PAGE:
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New starter & moving towards a centralised platform

By Oskar Winter, 06 Jun 2016

I started Outlandish just over a month ago after reaching the end of a graduate scheme where I learned (almost) all my programming skills. I spent 4 months learning OOP, with Java as my language of choice, as well as SQL, UNIX, and the basics of web development, before embarking on 2 years of work experience as a consultant to a number of different companies. In general, I would be brought in to a company to work on a single project that would span many months, with a single end product that would encompass a wide range of functionality.

I was hugely excited to start work at Outlandish, partly because I was aware of what a departure it would be from what I was used to. I am currently working on my 3rd project in an environment that is extremely agile, allowing its workers to take on a wide range of different projects utilising many different technologies, both collaboratively and as individuals. All very exciting stuff, although it can seem like a lot to take in if you’re used to larger deliverables over a longer period of time. Because of this work approach, it has become clear to me that having a centralised platform for consolidating all of these different projects and managing workers is imperative: enter the Outlandish Dashboard.

The Outlandish Dashboard projects page with new “Create New Project” button


Originally, the Dashboard was written for accounting purposes, to pull in information from Freeagent (invoicing) and YouTrack (sprint planning), as well as to more easily keep track of who was working on what. Its job at the time of my arrival was to act as a net to gather in all the fragments of project that exist disparately and unite them into something more easily maintainable. Since its inception, however, more technologies have been introduced into daily life at Outlandish, such as Toggl for time management, Float for displaying availability and designating projects, Loomio for new project proposals, and various other suggestions for improving the way we work. Of course, with all these different technologies being used on the projects we take on, the requirement for a central platform becomes ever more evident. What’s more, some of the people who have been working at Outlandish for a while may not have migrated to the new standards, and so having a single unified platform will make the transition to these technologies far simpler for everyone.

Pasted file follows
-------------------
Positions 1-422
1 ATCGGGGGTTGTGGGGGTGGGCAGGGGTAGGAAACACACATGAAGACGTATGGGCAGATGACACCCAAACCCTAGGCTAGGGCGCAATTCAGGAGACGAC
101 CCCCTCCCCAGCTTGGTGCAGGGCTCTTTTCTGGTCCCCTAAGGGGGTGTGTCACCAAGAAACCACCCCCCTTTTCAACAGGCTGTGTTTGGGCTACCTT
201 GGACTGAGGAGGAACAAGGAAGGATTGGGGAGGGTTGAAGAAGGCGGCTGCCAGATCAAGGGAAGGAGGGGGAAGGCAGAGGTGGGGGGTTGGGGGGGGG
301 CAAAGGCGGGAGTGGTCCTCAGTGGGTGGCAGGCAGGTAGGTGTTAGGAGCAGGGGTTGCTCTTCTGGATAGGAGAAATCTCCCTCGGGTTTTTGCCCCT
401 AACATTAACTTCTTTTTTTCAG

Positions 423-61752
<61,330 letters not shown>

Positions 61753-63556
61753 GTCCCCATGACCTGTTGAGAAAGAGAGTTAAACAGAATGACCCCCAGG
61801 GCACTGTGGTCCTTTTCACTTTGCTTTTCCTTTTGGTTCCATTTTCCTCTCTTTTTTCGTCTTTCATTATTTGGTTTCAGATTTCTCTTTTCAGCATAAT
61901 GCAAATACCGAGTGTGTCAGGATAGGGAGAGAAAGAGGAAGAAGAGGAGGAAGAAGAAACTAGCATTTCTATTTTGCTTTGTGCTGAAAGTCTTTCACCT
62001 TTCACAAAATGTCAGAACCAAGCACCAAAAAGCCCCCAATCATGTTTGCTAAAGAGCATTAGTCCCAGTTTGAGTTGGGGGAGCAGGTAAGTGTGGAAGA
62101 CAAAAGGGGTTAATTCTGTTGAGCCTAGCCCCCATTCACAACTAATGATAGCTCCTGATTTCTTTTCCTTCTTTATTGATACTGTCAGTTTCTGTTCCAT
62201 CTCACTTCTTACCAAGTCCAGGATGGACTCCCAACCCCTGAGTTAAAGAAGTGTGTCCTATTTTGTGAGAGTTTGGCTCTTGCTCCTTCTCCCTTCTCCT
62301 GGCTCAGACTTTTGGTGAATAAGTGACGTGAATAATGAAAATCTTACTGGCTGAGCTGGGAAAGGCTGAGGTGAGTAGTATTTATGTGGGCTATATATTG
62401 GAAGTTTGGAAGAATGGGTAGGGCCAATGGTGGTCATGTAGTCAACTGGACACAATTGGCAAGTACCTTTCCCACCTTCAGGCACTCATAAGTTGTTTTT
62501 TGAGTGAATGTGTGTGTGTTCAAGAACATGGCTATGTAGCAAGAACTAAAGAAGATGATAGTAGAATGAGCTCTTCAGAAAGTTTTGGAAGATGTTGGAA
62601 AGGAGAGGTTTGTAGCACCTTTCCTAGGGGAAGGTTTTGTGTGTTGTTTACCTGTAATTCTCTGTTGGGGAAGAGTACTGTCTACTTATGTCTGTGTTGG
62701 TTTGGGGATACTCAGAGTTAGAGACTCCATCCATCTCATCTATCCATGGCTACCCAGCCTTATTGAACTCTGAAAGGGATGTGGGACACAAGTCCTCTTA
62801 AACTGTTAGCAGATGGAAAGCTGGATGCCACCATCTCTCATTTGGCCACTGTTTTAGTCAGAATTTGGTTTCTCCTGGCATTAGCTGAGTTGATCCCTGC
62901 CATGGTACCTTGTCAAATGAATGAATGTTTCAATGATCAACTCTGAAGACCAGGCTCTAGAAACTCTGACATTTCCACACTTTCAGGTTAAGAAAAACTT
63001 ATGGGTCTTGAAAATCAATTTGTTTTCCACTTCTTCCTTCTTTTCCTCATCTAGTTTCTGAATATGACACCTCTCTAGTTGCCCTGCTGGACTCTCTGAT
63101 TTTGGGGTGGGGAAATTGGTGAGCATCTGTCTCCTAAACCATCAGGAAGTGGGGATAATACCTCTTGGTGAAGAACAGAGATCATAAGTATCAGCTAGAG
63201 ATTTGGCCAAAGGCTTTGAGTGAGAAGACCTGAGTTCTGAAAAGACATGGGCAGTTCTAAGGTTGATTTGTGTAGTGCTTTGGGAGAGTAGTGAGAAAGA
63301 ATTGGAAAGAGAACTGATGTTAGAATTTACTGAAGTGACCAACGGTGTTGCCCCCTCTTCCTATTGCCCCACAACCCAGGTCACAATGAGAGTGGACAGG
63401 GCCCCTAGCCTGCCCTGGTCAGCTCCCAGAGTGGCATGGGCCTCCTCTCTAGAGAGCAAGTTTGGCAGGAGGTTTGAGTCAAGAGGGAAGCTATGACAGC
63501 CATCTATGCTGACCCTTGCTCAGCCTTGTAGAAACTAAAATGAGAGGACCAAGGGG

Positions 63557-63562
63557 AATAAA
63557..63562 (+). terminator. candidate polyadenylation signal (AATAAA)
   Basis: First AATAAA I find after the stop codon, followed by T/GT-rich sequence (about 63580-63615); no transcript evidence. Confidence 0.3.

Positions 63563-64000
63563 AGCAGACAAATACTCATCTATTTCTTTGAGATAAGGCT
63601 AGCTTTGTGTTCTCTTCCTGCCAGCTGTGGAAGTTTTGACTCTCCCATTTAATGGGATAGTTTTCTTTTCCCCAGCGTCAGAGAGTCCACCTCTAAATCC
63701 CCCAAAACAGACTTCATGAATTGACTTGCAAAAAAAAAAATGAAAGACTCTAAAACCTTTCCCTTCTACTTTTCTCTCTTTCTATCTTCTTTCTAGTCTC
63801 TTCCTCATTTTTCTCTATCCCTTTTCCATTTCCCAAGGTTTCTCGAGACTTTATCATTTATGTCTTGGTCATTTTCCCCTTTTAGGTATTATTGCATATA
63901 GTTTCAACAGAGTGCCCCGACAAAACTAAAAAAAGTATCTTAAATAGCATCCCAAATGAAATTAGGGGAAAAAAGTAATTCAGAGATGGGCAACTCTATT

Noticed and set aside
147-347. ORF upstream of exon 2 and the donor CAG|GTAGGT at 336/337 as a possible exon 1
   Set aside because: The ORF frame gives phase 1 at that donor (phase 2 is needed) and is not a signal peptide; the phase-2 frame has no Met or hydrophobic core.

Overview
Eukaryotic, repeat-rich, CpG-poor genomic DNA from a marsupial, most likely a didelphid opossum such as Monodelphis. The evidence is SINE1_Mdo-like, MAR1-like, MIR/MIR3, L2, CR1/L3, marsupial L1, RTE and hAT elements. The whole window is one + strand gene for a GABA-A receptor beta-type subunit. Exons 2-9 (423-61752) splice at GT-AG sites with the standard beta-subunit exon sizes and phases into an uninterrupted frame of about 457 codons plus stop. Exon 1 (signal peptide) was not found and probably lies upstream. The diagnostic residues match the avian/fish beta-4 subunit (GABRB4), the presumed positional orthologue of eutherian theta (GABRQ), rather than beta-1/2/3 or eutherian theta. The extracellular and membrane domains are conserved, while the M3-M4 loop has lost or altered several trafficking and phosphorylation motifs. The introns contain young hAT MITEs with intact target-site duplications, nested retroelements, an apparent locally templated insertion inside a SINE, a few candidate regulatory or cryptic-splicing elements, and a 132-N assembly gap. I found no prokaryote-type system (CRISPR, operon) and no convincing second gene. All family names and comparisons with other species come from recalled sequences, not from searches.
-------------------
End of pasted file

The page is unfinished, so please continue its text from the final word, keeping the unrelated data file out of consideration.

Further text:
Current model for the Dashboard


When I was approached to work on the Dashboard for my second project (my first solo project), I was asked to create a means of setting up projects from a centralised location. While this task may seem fairly simple on the surface, the implications for the role of the Dashboard within Outlandish are fairly extensive. My first task was to create an HTML form to send the minimum required data to Freeagent and YouTrack via cURL to set up a new project  – after all, why fill out two forms when you could fill in just one? On top of that, I was told to write an API for the Dashboard to accept form data from an external source, as there is currently another project in the works that will be used by PMs to gather requirements on new projects and eventually render my new form deprecated – again, why fill out two forms when one will do? Eventually, this will take the Dashboard from a simple view to the core of a single streamlined process used for all projects.

Desired model to bring out the full potential of the Dashboard


During the development of this project I have realised the importance of a good, well-documented API, and while people will continue to discover new and potentially useful technologies to make our work easier to manage, maintain, produce and collaborate on, having purpose-built a system for harmonising all of these platforms should not only make it easier to identify the value of a new technology, but also urge people to think more seriously about what could work for the company and how our existing system could be improved.

Phase 1 has been released and is now exposed to the elements. I await feedback from the PMs, but I’m confident it will be warmly welcomed and hope that others will get as excited about the Dashboard’s potential as I am.